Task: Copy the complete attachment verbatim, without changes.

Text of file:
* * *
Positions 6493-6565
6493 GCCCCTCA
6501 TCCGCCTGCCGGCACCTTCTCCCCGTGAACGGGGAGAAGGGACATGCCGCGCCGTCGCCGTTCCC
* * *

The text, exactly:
Positions 6493-6565
6493 GCCCCTCA
6501 TCCGCCTGCCGGCACCTTCTCCCCGTGAACGGGGAGAAGGGACATGCCGCGCCGTCGCCGTTCCC